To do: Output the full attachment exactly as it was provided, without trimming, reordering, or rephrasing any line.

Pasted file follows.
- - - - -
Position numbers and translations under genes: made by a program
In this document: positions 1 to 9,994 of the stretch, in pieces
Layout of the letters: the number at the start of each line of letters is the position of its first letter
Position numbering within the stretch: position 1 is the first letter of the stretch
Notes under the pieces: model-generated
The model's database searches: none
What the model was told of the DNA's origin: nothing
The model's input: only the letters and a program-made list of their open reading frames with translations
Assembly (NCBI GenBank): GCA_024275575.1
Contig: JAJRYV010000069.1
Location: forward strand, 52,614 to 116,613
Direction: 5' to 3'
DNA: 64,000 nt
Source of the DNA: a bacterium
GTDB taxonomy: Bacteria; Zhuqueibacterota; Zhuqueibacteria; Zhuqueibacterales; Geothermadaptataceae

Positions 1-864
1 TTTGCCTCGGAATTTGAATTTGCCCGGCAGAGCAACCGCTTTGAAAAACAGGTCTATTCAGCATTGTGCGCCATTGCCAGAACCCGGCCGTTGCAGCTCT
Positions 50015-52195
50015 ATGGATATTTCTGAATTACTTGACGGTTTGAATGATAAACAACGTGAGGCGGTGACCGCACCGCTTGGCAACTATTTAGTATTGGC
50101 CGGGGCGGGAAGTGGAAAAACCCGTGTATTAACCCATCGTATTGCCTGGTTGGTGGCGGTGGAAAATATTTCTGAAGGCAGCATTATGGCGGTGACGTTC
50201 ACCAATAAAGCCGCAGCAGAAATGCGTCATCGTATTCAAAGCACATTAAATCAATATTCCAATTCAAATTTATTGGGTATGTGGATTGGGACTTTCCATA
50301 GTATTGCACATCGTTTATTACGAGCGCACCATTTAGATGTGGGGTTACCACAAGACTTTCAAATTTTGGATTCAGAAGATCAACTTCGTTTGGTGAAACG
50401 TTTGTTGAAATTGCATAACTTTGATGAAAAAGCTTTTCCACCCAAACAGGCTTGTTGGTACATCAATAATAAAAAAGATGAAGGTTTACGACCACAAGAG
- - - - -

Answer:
Position numbers and translations under genes: made by a program
In this document: positions 1 to 9,994 of the stretch, in pieces
Layout of the letters: the number at the start of each line of letters is the position of its first letter
Position numbering within the stretch: position 1 is the first letter of the stretch
Notes under the pieces: model-generated
The model's database searches: none
What the model was told of the DNA's origin: nothing
The model's input: only the letters and a program-made list of their open reading frames with translations
Assembly (NCBI GenBank): GCA_024275575.1
Contig: JAJRYV010000069.1
Location: forward strand, 52,614 to 116,613
Direction: 5' to 3'
DNA: 64,000 nt
Source of the DNA: a bacterium
GTDB taxonomy: Bacteria; Zhuqueibacterota; Zhuqueibacteria; Zhuqueibacterales; Geothermadaptataceae

Positions 1-864
1 TTTGCCTCGGAATTTGAATTTGCCCGGCAGAGCAACCGCTTTGAAAAACAGGTCTATTCAGCATTGTGCGCCATTGCCAGAACCCGGCCGTTGCAGCTCT
Positions 50015-52195
50015 ATGGATATTTCTGAATTACTTGACGGTTTGAATGATAAACAACGTGAGGCGGTGACCGCACCGCTTGGCAACTATTTAGTATTGGC
50101 CGGGGCGGGAAGTGGAAAAACCCGTGTATTAACCCATCGTATTGCCTGGTTGGTGGCGGTGGAAAATATTTCTGAAGGCAGCATTATGGCGGTGACGTTC
50201 ACCAATAAAGCCGCAGCAGAAATGCGTCATCGTATTCAAAGCACATTAAATCAATATTCCAATTCAAATTTATTGGGTATGTGGATTGGGACTTTCCATA
50301 GTATTGCACATCGTTTATTACGAGCGCACCATTTAGATGTGGGGTTACCACAAGACTTTCAAATTTTGGATTCAGAAGATCAACTTCGTTTGGTGAAACG
50401 TTTGTTGAAATTGCATAACTTTGATGAAAAAGCTTTTCCACCCAAACAGGCTTGTTGGTACATCAATAATAAAAAAGATGAAGGTTTACGACCACAAGAG